5. 5. CompTox Chemistry Dashboard https://comptox.epa.gov/dashboard 4
  6. 6. Chemical Hazard Data 5
  7. 7. In Vitro Bioassay Screening ToxCast and Tox21 6
  8. 8. Sources of Exposure to Chemicals 7
  9. 9. Approach • Use available data for in vivo, in vitro, exposure and chemical property data • Develop scoring schemes to merge different types of data • Develop methods to note or fill data gaps • Make data, scores, prioritization ranking available in the web-based tool 8
  10. 10. Potential Data Sources In Vivo Human Hazard: • Mammalian toxicity studies – guideline-like, use POD • System-specific in vivo data (Cancer, developmental) • Models (QSAR) to predict POD and organ-specific effects • Genotoxicity • In vitro-derived endocrine disruption and neurotoxicity models In Vivo Eco Hazard • Aquatic in vivo studies – POD • Models (QSAR) of POD 9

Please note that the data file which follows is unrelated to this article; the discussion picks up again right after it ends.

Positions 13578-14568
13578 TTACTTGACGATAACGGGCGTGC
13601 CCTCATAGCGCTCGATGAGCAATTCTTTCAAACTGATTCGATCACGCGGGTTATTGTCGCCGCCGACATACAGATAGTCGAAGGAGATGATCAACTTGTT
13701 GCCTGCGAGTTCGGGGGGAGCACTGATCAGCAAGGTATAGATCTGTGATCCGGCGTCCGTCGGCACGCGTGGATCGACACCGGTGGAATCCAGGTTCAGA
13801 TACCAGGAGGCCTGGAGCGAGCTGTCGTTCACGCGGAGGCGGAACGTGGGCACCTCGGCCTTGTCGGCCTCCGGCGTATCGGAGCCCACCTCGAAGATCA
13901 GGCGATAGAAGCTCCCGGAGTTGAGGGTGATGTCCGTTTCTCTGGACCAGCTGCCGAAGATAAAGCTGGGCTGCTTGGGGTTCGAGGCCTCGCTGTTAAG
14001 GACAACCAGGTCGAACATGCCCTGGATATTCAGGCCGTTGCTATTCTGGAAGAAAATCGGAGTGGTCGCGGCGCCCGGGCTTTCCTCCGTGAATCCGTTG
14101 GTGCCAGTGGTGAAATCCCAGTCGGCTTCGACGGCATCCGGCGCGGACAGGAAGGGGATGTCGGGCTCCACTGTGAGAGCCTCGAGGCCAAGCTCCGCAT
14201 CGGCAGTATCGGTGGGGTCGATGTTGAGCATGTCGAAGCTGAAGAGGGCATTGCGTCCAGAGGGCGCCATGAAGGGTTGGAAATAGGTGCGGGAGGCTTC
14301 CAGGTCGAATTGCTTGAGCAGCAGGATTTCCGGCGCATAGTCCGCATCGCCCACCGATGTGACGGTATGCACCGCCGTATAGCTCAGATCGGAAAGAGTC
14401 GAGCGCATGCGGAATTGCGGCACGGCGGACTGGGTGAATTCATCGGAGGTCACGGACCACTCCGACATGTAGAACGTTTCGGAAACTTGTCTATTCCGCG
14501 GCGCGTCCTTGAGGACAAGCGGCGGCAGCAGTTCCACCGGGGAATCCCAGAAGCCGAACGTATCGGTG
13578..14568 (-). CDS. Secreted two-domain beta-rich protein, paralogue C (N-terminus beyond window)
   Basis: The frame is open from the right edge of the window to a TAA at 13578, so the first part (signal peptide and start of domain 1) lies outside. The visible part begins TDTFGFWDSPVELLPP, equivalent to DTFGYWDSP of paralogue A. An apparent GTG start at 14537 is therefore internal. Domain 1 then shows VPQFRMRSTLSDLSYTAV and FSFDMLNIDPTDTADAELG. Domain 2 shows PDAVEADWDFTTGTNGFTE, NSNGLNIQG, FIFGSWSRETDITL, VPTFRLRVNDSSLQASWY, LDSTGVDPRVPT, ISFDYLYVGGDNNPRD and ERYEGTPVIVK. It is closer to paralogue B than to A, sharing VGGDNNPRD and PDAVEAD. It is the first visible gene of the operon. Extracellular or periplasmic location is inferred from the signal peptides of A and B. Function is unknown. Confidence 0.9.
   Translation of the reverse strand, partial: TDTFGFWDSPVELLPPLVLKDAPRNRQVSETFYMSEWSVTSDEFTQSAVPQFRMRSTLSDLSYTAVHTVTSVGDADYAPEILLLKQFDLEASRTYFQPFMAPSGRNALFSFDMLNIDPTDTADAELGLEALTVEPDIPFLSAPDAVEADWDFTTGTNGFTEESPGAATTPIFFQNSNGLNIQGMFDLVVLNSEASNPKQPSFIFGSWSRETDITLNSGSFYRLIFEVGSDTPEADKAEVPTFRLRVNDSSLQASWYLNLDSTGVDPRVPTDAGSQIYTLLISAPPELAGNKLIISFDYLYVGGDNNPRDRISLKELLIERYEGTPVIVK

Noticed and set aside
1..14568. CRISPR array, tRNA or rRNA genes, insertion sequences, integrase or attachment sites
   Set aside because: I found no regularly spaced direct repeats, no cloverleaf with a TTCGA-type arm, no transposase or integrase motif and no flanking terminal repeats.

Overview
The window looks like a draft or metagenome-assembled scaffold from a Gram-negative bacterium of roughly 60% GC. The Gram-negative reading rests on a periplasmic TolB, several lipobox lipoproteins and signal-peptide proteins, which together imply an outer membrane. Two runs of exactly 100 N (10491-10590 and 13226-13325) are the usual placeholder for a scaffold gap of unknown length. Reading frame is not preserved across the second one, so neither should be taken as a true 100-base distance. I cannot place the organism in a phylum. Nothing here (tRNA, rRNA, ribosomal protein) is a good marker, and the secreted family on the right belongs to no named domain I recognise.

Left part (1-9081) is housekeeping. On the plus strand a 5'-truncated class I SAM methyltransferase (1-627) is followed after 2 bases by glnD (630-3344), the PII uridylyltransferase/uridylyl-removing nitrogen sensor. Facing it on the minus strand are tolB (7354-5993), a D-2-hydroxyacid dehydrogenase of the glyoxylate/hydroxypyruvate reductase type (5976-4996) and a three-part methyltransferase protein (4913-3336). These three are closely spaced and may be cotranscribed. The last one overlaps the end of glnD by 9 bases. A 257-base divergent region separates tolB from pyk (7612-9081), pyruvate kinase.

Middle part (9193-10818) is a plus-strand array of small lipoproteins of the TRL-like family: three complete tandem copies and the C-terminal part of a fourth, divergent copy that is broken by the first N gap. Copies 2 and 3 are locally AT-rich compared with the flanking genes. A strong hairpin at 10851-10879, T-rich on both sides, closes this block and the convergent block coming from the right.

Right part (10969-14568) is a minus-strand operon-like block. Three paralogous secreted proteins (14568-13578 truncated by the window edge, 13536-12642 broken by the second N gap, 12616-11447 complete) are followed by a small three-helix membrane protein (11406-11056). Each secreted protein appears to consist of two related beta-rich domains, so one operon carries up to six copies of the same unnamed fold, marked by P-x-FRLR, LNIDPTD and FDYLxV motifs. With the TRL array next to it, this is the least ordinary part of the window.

11. 11. Human Exposure • Data on production volume and releases • Quantitative biomonitoring data • Predictions of oral and inhalation exposure Eco Exposure • Biomonitoring data • Predictions of water concentrations Physchem • Persistence and Bioaccumulation models (OPERA) 10 Potential Data Sources
  12. 12. Aggregating Data 11 DOMAINS: Top level aggregation for reporting in the web-interface SUB-DOMAINS: Additional aggregation layer(s) to support flexible aggregation workflows ENDPOINTS: Aggregation of data streams that are intended to estimate the same value DATA STREAMS: Individual values coming from a single source that are of interest in prioritization. DATABASES: Active database projects at US EPA can act as sources for data streams Human Hazard Persistence Acute Chronic Sub-Chronic Endocrine Biotrans. Bioaccum. BAF BCF Fish Km Biodeg. Acute POD ER Binding In Vivo Rat LD50 T.E.S.T Rat LD50 Tox21 ERa Antagonist CERAPP Predictions In Vivo BCF OPERA BCF ChemProp ToxVal ToxCast ECOTOX